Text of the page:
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No plans to enter telecoms market yet - Jamaica Public Service

Published:Sunday | July 12, 2015 | 12:00 AMNeville Graham
Kelly Tomblin, President and Chief Executive Officer of the Jamaica Public Service (JPS) in consulation with Jim Won Kim, Chairman of JPSduring the annual general meeting at its head office in New Kingston on Friday.

The Jamaica Public Service (JPS) said it has been granted telecommunications licences and has the requisite infrastructure to venture into the sector if it so desires, but has no concrete plans to enter the market at this time.

According to President and Chief Executive Officer Kelly Tomblin, "Embedded in those assets is a lot of communication assets that we know that the world is using to do a number of different things. A lot of what we see strategically is the idea of multi-communication (and) multi-directional power flows."

Tomblin was highlighting the latent value of the power company's massive distribution network while speaking in an interview with Sunday Business following the company's annual general meeting at its New Kingston offices on Friday.

Little-known news came recently that the JPS was granted service provider and carrier licences for international service provider (IVSP), international carrier (IC), domestic carrier (DC) and domestic service provider (DSP). This would give the company power to do pretty much what Digicel, LIME and any other telecoms company can do in Jamaica.

JPS Director of Communications Winsome Callum confirmed the existence of the licences, indicating that the JPS had made applications from as far back as 2003, in some instances, and as recent as 2012. The IVSP licence is valid from April 17, 2003 to April 16, 2018, while the DC and DVSP licences run from July 2, 2012 to July 29, 2022.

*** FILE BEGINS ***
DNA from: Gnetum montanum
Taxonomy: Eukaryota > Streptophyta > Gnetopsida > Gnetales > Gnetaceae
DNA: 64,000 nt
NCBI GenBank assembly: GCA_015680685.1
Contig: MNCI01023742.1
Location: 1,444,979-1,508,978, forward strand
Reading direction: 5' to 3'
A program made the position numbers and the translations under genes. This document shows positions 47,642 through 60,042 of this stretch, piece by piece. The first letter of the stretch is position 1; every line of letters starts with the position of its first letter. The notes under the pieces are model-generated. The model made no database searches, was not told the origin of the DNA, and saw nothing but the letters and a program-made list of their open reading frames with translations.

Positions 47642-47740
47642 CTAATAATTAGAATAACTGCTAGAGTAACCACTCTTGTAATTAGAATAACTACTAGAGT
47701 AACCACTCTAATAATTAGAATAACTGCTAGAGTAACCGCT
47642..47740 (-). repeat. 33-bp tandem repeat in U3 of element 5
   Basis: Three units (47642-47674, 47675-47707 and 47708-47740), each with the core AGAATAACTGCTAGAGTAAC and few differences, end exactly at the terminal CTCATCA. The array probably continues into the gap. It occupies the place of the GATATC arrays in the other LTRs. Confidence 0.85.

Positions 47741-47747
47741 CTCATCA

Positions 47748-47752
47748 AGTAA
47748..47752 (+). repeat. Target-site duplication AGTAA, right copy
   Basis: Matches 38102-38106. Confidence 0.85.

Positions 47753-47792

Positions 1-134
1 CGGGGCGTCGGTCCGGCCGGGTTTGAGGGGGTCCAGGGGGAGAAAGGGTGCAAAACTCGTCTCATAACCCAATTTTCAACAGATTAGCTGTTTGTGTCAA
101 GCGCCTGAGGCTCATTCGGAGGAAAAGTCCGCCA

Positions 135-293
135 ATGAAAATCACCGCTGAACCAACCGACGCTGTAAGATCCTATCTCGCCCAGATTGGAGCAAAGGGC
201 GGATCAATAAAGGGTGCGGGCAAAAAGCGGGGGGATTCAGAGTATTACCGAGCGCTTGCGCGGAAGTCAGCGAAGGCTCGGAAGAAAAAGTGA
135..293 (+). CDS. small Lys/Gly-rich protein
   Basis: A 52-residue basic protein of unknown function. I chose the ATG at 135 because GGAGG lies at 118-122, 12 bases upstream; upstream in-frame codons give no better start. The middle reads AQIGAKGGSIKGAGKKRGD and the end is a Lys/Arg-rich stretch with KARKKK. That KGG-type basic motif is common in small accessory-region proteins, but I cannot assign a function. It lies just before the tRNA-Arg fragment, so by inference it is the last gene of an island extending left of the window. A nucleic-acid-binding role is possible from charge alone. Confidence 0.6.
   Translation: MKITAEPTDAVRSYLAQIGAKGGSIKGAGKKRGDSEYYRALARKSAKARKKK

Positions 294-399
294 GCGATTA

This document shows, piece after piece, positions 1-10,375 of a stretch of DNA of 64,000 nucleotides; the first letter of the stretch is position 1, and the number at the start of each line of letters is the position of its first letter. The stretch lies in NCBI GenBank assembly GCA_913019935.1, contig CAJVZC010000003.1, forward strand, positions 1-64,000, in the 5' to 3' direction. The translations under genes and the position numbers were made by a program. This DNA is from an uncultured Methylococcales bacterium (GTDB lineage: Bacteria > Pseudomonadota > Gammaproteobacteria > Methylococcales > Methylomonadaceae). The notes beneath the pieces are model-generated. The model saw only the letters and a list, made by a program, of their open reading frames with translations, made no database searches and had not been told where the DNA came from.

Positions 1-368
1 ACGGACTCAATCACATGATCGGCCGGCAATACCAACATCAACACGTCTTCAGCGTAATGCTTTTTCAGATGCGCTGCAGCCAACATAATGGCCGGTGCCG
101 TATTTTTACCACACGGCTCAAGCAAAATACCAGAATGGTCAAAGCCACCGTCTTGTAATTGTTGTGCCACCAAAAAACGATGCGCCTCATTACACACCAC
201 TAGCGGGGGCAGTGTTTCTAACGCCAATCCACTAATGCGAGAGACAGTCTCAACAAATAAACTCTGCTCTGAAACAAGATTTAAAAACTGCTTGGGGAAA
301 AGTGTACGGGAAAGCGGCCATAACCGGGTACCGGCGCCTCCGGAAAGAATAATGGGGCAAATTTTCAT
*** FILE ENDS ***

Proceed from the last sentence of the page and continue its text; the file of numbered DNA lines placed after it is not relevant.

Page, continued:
USINGLICENCES

Callum also confirmed that the JPS presently uses its telecoms assets in a limited way for internal communication that can operate independent of other telecoms providers, especially if Digicel and LIME's systems are down. She reiterated that while there are no concrete plans to go into this area at this time, the existing infrastructure can support them going into the field if they so desire.

Tomblin emphasised that leveraging telecoms will be a definite part of JPS's future. She said this will give both the company and the consumer a greater range of options that will ensure better service delivery and greater satisfaction.

"[The] ability to communicate is going to change everything, [that is\ the ability for you to know what you're using, the ability for me (JPS) to send you a price signal, for me to have a number of different apps that lets you monitor energy usage," she said.

The light and power company's new strategic outlook comes as they posted an improved financial performance for 2014. JPS more than doubled its 2013 profits, earning US$23 million in 2014 as against US$9 million the previous year. The company says it used US$10 million less than budgeted for its operating and maintenance expenditure. At the same time, JPS is reporting a one per cent decline in sales, along with a one per cent increase in system losses, mostly from electricity theft, which drained US$18.4 million in revenue from the company.

Tomblin is clear that since the JPS has spent the last two years getting a lot of things right, it is now time to strategise for the future.

"We've got a lot of the basic energy stuff in play or fixed and now it comes to us (wanting to) look at things strategically: Where do we do solar? How do we do energy solutions? How do we do the main response (and) how does the communications asset that we have fit into our future?" she said.

neville.graham@gleanerjm.com